Northern Ireland Open: Mark Allen welcomes choice of Waterfront Hall as venue

Antrim's Mark Allen is aiming for a first success in the Northern Ireland Open
Antrim's Mark Allen is aiming for a first success in the Northern Ireland Open

Mark Allen has welcomed the choice of the Waterfront Hall as the venue for next week's Northern Ireland Open.

The Antrim man will face English player Sanderson Lam in the first round.

"Playing at the Waterfront brings back good memories for me as I played my first ever tournament as a professional there in 2005," said Allen.

"It's been a great venue for snooker in Belfast down the years and I'm sure this year will be no different," added the world number six.

The Waterfront hosted the now defunct Northern Ireland Trophy between 2005 and 2008, with Allen a former semi-finalist in that competition.

The 31-year-old reached the quarter-finals of last year's Northern Ireland Open, which saw Mark King secure his first ever success in a ranking event at the Titanic Exhibition Centre.

"Last year there were mixed feelings about how the venue was but I don't think anyone will have any complaints whatsoever about the Waterfront," said the County Antrim player.

Allen moved up five places in the world rankings, to equal his career best position of sixth, thanks to a runner-up finish behind world champion Mark Selby in the recent International Championship in China and the Northern Irishman says he is continuing to "tinker" with his game.

Allen altering 'technique'

"Over the summer I tried to change my technique a little bit so that I would have something to fall back on when I'm in big pressure situation or when I'm struggling - when I'm not at my best on any given day I would have trigger points to fall back on."

"At the minute I'm not quite comfortable with them but in the long term it will definitely improve my game. It's just being able to trust it in those pressure situations but I know that will come with time."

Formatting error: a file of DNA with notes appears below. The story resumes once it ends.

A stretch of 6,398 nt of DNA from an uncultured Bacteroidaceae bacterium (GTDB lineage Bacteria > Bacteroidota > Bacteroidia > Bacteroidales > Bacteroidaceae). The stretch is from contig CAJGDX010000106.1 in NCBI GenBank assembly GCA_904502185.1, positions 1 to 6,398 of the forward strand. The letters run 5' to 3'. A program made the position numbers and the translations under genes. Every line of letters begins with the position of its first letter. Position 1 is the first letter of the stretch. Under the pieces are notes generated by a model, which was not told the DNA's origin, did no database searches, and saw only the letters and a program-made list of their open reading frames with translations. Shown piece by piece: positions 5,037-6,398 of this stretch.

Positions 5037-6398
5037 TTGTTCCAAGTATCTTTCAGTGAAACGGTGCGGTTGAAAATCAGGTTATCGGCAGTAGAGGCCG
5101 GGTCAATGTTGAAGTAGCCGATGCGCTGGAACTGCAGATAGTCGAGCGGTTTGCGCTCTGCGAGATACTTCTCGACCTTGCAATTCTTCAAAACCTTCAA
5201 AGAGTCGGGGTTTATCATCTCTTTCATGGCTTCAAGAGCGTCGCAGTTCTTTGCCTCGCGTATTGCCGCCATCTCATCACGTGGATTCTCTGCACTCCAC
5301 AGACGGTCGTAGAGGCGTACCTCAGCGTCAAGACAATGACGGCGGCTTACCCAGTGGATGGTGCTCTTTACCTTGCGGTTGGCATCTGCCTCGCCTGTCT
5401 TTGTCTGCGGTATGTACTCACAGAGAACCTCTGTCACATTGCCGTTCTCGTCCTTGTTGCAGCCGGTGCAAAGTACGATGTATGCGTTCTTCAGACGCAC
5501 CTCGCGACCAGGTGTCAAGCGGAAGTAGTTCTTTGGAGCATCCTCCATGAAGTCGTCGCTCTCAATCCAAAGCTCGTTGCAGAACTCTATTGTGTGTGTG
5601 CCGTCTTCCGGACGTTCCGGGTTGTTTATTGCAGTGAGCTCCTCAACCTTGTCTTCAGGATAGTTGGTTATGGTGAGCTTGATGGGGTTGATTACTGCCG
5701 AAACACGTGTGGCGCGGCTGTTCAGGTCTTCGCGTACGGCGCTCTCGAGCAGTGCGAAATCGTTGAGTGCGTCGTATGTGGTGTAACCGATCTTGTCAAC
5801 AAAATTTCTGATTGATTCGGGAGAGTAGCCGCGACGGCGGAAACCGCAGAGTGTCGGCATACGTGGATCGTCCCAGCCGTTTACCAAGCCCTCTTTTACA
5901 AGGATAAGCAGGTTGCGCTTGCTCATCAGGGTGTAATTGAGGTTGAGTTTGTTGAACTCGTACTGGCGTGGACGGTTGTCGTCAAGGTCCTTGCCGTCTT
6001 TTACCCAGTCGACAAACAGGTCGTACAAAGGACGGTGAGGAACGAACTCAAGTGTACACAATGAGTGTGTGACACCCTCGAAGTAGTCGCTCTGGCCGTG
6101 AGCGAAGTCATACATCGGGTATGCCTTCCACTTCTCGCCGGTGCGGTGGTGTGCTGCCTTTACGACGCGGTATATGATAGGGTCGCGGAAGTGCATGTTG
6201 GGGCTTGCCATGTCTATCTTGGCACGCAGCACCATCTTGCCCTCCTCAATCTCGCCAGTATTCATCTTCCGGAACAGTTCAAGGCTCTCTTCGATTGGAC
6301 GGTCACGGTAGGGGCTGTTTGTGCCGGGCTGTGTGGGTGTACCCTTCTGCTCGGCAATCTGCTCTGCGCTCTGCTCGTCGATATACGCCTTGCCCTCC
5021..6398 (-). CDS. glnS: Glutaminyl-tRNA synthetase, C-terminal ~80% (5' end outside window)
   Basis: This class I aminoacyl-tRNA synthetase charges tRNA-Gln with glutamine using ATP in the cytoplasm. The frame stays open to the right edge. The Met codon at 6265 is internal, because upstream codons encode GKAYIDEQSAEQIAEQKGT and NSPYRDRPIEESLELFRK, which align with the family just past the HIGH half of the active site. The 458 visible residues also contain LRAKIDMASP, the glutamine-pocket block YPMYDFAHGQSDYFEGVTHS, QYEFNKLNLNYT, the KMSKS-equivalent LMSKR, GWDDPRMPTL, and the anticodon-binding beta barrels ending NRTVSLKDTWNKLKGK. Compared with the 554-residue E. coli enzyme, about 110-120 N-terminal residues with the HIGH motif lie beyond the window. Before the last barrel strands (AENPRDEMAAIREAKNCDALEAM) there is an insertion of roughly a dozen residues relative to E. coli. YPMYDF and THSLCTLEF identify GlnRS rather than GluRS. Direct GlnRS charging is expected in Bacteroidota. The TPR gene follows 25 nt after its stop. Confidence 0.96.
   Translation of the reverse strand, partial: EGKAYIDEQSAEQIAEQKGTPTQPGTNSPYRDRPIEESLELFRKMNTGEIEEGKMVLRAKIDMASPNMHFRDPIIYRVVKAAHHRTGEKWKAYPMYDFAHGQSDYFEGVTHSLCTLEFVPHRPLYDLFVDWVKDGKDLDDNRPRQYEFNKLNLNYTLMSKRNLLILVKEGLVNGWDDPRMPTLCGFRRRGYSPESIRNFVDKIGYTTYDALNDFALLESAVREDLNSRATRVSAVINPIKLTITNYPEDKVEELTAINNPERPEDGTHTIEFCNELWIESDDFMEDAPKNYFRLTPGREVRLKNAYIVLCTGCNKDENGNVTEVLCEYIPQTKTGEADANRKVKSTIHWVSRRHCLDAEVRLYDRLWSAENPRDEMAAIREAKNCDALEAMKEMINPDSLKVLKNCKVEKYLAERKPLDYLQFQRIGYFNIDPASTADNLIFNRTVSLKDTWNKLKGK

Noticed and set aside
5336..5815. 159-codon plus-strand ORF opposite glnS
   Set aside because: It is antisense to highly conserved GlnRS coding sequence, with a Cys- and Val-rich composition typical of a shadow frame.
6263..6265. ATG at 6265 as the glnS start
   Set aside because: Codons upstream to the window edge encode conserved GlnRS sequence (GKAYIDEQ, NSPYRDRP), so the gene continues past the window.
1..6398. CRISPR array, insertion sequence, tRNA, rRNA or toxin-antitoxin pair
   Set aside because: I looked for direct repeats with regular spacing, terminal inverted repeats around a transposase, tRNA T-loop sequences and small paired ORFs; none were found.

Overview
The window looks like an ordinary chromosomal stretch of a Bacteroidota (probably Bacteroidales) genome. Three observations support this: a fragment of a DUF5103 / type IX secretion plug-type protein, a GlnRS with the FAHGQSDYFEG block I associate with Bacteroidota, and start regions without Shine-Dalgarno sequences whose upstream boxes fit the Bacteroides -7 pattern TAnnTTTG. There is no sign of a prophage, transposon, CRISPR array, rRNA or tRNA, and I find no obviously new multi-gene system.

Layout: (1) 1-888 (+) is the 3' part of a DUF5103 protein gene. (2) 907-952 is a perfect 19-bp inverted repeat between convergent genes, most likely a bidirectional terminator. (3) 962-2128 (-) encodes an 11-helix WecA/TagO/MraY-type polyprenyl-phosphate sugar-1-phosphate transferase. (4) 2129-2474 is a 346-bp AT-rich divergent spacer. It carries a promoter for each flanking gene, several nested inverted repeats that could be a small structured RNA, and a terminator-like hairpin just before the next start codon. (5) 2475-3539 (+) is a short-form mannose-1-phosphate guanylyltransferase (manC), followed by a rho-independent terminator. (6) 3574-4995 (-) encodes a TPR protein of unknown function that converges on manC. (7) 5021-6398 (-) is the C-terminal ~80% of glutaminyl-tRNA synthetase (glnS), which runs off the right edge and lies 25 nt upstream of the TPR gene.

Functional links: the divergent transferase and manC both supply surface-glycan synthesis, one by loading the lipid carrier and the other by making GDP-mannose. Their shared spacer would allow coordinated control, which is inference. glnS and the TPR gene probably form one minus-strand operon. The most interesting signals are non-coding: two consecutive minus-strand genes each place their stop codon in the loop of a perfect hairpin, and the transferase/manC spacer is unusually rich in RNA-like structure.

The Northern Irishman has been working hard on his long potting, a facet of his game in which he believes he lags behind the world's leading players.

"I've been working hard on my long game over the past few months as I think that's what is separating me from the top five at the moment. My long potting is just not quite as good as theirs.

"I can score as well as anyone and I have the bottle when it comes to the pressure situations but against the very best in the longer matches you need to have everything.

"My long potting is getting better but it is just not there yet."

A field of 126 players will compete for the Alex Higgins Trophy at the tournament, which runs from 20-26 November, with English Open champion Ronnie O'Sullivan, Champion of Champions victor Shaun Murphy, John Higgins, Neil Robertson and Judd Trump among those taking part.

O'Sullivan could collect a bonus of £1m if he were to complete a clean sweep of the four Home Nations tournaments, with the Scottish Open and Welsh Open still to come in December and February respectively.

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